A week before the debut of its new cloud music service, Apple has struck a deal with Universal Music Group, the last holdout of the four major U.S. record companies. With EMI, Warner Music and Sony already in its pocket, Apple will have achieved what cloud service competitors Amazon and Google couldn't: authorized use of copyrighted music. CNET's Greg Sandoval has some details of how the revenue from iCloud song sales will be divided: "The labels will get 58 percent, and publishers will receive 12 percent. Apple will take 30 percent."
Besides freedom from immediate litigation, the advantage Apple gets with approval from record labels is more features for its customers. Unlike Amazon's Cloud Drive or Google's Music Beta "Apple will be able to scan customers' digital music libraries in iTunes and quickly mirror their collections on its own servers ... If the sound quality of a particular song on a user's hard drive isn't good enough, Apple will be able to replace it with a higher-quality version," explains Business Week. That high quality streaming will be available across PCs, iPhones and iPads.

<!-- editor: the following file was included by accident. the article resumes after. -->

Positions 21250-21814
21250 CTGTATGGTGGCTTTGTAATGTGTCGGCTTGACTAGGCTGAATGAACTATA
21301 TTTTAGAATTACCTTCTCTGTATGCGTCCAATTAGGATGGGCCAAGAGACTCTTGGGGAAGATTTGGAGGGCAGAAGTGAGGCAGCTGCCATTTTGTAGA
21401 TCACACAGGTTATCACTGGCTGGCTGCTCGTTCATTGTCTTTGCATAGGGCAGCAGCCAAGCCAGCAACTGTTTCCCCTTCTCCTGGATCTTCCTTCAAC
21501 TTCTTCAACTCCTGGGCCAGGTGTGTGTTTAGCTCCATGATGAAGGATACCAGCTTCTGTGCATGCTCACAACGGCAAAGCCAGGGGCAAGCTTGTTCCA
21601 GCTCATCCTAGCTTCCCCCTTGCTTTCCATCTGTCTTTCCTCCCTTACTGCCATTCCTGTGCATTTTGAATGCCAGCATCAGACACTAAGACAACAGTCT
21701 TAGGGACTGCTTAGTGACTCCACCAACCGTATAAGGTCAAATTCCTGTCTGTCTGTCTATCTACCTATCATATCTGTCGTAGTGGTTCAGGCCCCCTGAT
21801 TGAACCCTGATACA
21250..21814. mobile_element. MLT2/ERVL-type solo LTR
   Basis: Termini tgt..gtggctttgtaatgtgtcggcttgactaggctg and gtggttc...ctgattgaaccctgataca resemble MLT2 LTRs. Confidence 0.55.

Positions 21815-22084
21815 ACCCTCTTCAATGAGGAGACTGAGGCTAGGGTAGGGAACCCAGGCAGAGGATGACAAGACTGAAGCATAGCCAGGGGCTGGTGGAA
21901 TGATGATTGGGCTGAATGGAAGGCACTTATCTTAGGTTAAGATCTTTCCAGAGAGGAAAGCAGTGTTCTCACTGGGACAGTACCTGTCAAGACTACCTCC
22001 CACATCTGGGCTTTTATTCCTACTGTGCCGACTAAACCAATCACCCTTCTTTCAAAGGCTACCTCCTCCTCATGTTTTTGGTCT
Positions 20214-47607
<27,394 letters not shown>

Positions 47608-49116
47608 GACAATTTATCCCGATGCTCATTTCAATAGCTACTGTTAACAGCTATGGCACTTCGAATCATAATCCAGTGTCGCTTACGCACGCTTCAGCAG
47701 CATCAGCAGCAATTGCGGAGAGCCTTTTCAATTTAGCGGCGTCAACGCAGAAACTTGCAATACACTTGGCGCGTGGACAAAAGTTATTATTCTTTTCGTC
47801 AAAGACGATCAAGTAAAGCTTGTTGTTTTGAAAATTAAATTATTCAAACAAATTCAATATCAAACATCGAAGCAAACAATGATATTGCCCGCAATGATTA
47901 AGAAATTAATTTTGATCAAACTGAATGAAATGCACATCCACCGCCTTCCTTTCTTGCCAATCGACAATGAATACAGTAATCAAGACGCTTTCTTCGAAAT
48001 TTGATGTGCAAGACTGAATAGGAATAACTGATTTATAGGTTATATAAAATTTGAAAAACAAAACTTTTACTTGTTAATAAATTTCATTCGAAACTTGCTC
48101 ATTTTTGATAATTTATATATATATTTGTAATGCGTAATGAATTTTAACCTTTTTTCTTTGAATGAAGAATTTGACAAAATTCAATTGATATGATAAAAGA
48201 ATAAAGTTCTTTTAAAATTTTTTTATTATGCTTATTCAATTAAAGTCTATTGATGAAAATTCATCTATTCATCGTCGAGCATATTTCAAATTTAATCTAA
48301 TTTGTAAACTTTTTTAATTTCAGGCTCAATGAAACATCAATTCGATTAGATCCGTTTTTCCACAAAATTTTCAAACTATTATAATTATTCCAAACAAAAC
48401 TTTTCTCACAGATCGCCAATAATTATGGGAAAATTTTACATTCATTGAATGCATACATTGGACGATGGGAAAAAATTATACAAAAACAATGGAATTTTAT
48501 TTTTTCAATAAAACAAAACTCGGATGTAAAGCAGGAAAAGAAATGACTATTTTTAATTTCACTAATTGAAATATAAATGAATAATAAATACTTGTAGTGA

Still, though Apple's reported features clearly outshine Amazon and Google's cloud services, what may keep it from dominating is its price. When iCloud launches on June 6 at the World Wide Developers Conference in San Francisco, the service will be free, reports The Los Angeles Times. That will give it a clear advantage over Google and Amazon's free(ish) services. However, this will likely just be a trial period. "The company plans to eventually charge a subscription fee, about $25 a year, for the service." reports the Times. That could be a enough to drive cloud-hungry audiophiles to Amazon or Google
This article is from the archive of our partner The Wire.
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